2. Aguirre J, Jiménez AP (1998) Fossil analogues of present-day Cladocora caespitosa coral banks: Sedimentary setting, dwelling community, and taphography (Late Pliocene, W Mediterranean). Coral Reefs 17:203–213CrossRefGoogle Scholar
  3. Barnes DJ, Lough JM (1993) On the nature and causes of density banding in massive coral skeletons. J Exp Mar Biol Ecol 167:91–108CrossRefGoogle Scholar
  4. Bernasconi MP, Corselli C, Carobene L (1997) A bank of the scleractinian coral Cladocora caespitosa in the Pleistocene of the Crati valley (Calabria, Southern Italy): growth versus environmental conditions. Boll Soc Paleont Ital 36:53–61Google Scholar
  5. Bessat F, Buiges D (2001) Two centuries of variation in coral growth in a massive Porites colony from Moorea (French Polynesia): a response of ocean-atmosphere variability from south central Pacific. Palaeogeogr Palaeoclimatol Palaeoecol 175:381–392CrossRefGoogle Scholar
  6. Bianchi CN (1997) Climate change and biological response in the marine benthos. Proc Ital Assoc Oceanol Limnol 12:3–20Google Scholar
  7. Bianchi CN (2002) Bioconstruction in marine ecosystems and Italian marine biology. Biol Mar Mediterr 8(1):112–130Google Scholar
  8. Bianchi CN, Morri C (1996) Ficopomatus ‘reefs’ in the Po River Delta (northern Adriatic): their constructional dynamics, biology, and influences on the brackish-water biota. PSZN I: Mar Ecol 17:51–66CrossRefGoogle Scholar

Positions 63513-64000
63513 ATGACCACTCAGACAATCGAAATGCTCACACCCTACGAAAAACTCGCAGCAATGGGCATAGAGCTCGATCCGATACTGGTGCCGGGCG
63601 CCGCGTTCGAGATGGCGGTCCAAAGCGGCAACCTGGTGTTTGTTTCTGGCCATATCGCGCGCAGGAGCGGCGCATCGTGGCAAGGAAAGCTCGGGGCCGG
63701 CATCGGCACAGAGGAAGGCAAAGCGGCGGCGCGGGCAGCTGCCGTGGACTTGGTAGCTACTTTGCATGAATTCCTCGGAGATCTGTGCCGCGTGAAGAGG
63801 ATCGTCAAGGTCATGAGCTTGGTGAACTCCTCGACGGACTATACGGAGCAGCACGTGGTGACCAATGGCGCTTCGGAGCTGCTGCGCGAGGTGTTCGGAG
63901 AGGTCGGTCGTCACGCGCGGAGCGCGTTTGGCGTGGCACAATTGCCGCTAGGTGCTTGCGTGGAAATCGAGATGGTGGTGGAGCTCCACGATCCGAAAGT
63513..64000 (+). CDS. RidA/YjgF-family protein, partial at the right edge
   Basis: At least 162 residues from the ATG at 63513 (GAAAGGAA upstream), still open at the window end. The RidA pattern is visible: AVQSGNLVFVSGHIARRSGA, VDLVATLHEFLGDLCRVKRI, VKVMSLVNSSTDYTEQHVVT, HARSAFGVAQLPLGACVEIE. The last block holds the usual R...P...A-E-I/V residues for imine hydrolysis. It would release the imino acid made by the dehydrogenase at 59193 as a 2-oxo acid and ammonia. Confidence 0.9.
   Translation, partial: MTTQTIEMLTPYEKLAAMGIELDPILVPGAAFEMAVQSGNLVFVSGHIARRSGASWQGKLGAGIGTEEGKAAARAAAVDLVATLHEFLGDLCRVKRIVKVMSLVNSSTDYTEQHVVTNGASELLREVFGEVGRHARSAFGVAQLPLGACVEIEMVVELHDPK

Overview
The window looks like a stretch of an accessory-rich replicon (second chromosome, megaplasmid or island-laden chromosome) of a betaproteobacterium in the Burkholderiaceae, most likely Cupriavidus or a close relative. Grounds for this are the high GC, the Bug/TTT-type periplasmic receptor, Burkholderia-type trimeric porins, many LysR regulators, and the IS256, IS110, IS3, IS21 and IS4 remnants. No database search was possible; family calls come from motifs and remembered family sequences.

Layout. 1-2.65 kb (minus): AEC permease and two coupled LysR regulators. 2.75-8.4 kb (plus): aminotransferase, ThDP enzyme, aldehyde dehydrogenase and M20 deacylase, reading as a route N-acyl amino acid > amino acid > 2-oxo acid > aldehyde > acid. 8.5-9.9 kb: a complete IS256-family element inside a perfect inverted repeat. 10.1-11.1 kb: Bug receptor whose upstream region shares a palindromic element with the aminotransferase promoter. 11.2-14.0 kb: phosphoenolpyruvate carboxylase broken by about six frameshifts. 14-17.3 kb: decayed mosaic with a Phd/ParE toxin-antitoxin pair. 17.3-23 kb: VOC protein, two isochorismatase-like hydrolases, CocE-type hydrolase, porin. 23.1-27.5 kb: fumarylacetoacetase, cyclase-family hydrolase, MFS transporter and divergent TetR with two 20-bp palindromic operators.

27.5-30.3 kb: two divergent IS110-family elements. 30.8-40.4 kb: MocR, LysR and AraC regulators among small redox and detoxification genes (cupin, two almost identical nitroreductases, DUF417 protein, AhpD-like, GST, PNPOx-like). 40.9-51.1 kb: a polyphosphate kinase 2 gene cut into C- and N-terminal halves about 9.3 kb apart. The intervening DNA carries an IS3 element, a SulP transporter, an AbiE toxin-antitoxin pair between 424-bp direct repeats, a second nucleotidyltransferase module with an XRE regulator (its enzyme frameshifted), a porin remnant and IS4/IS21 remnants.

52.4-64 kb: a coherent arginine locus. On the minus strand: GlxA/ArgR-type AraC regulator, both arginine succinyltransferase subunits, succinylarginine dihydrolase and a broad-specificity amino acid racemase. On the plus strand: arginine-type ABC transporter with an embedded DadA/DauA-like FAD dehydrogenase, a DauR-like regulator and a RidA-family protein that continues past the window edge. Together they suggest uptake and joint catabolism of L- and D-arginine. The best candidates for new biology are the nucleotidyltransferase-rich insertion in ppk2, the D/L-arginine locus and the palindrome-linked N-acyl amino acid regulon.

9. Bianchi CN, Morri C (2004) Climate change and biological response in Mediterranean Sea ecosystems—a need for broad-scale and long-term research. Ocean Chall 13(2):32–36Google Scholar
  10. Buljan M, Špan A (1976) Hidrografska svojstva Mljetskih jezera i susjednog mora. Acta Adriat 6(12):1–224Google Scholar
  11. Carricart-Ganivet JP, Barnes DJ (2007) Densitometry from digitized images of X-radiographs: methodology for measurement of coral skeletal density. J Exp Mar Biol Ecol 344:67–72CrossRefGoogle Scholar
  12. Cerrano C, Bavestrello G, Bianchi CN, Cattaneo-Vietti R, Bava S, Morganti C, Morri C, Picco P, Sara G, Schiaparelli S, Siccardi A, Sponga F (2000) A catastrophic mass-mortality episode of gorgonians and other organisms in the Ligurian sea (NW Mediterranean), summer 1999. Ecol Lett 3:284–293CrossRefGoogle Scholar
  13. Cocito S, Ferdeghini F (2001) Carbonate standing stock and carbonate production of the bryozoan Pentapora fascialis in the north-western Mediterranean. Facies 45:25–30CrossRefGoogle Scholar